Investigation Continues 1 Week After Paris Attacks NPR's Ari Shapiro talks with Robert Siegel in Paris one week after the terror attacks there. Some key suspects in the attacks are dead, but many questions remain.

Investigation Continues 1 Week After Paris Attacks

Investigation Continues 1 Week After Paris Attacks

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NPR's Ari Shapiro talks with Robert Siegel in Paris one week after the terror attacks there. Some key suspects in the attacks are dead, but many questions remain.

ARI SHAPIRO, HOST:

Well, it has been a week since terrorists stormed six different sites in Paris, killing 130 people and injuring hundreds more. My co-host, Robert Siegel, has been reporting from Paris all week, and he's with us again now. Robert, describe where exactly you are.

ROBERT SIEGEL, BYLINE: Well, I'm at one of those sites, Ari, in the 10th arrondissement of Paris. It's an intersection just off the Saint-Martin Canal, where there are several sites where gunshots were fired. I'm looking at one cafe at one end of the intersection and, just across the street from me, a laundromat, and then another cafe. At each of these sites, people have left flowers. They've left candles in memory of those who were shot. And people have returned to observe one week since these events last Friday night. And of course, there's a lot of media from all over the world here, too.

SHAPIRO: But not large demonstrations, I understand.

SIEGEL: No.

SHAPIRO: And that's partly because, under the state of emergency, gathering are banned. Parliament has approved a three-month extension of that state of emergency. Any indication of how that will play out across France?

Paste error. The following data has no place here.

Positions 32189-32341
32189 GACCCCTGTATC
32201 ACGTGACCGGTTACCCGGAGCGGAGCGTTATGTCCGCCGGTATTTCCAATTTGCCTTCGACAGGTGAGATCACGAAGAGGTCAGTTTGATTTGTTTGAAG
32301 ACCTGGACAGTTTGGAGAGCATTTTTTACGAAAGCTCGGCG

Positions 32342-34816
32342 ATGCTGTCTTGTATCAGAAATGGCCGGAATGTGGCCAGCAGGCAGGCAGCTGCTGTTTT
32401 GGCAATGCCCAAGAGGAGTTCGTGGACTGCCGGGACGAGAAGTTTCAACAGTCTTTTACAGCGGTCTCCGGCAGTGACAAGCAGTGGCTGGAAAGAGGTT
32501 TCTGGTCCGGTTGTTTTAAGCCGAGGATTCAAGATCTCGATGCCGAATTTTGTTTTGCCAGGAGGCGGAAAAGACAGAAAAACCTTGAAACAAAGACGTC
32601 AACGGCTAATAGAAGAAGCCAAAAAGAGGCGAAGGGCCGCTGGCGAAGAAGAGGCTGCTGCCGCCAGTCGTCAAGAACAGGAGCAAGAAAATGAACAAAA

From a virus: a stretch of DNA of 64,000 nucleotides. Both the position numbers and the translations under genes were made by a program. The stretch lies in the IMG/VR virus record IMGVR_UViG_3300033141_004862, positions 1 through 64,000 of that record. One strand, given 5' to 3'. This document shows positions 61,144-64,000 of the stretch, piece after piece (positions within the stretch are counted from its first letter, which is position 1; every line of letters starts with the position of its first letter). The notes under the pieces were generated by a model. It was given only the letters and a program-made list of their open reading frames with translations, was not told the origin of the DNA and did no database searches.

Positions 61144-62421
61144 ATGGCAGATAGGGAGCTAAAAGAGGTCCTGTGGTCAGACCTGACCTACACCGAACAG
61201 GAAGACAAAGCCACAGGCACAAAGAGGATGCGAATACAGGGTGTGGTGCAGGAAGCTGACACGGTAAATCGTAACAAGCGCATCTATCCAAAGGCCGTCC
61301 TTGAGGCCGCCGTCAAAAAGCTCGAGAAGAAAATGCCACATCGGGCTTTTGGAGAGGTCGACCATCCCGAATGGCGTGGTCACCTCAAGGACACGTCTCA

SIEGEL: Well, it will certainly permit the police to conduct investigations to search apartments, to search computers without having a court-ordered warrant. As for the demonstrations, they could be blocked. One reason for not having any this week was that they might have posed a public danger and distracted the police from what they've been doing. But there any numbers of powers the police could invoke under the three-month emergency law that the Senate today approved.

SHAPIRO: We seem to get a chilling new detail from the investigation every day. Today we learned that two suicide bombers who blew themselves up outside the stadium entered Europe through Greece on the same day. They were fingerprinted at the same checkpoint. What impact do you think these discoveries will have on open borders in Europe?

SIEGEL: I think this is the last straw. People have pointed out here that the policy of open borders was really collapsing under the weight of the migrant crisis. But what's happened here this week in France, I think, is going to mark the end of open borders, and people speak of precisely that here.

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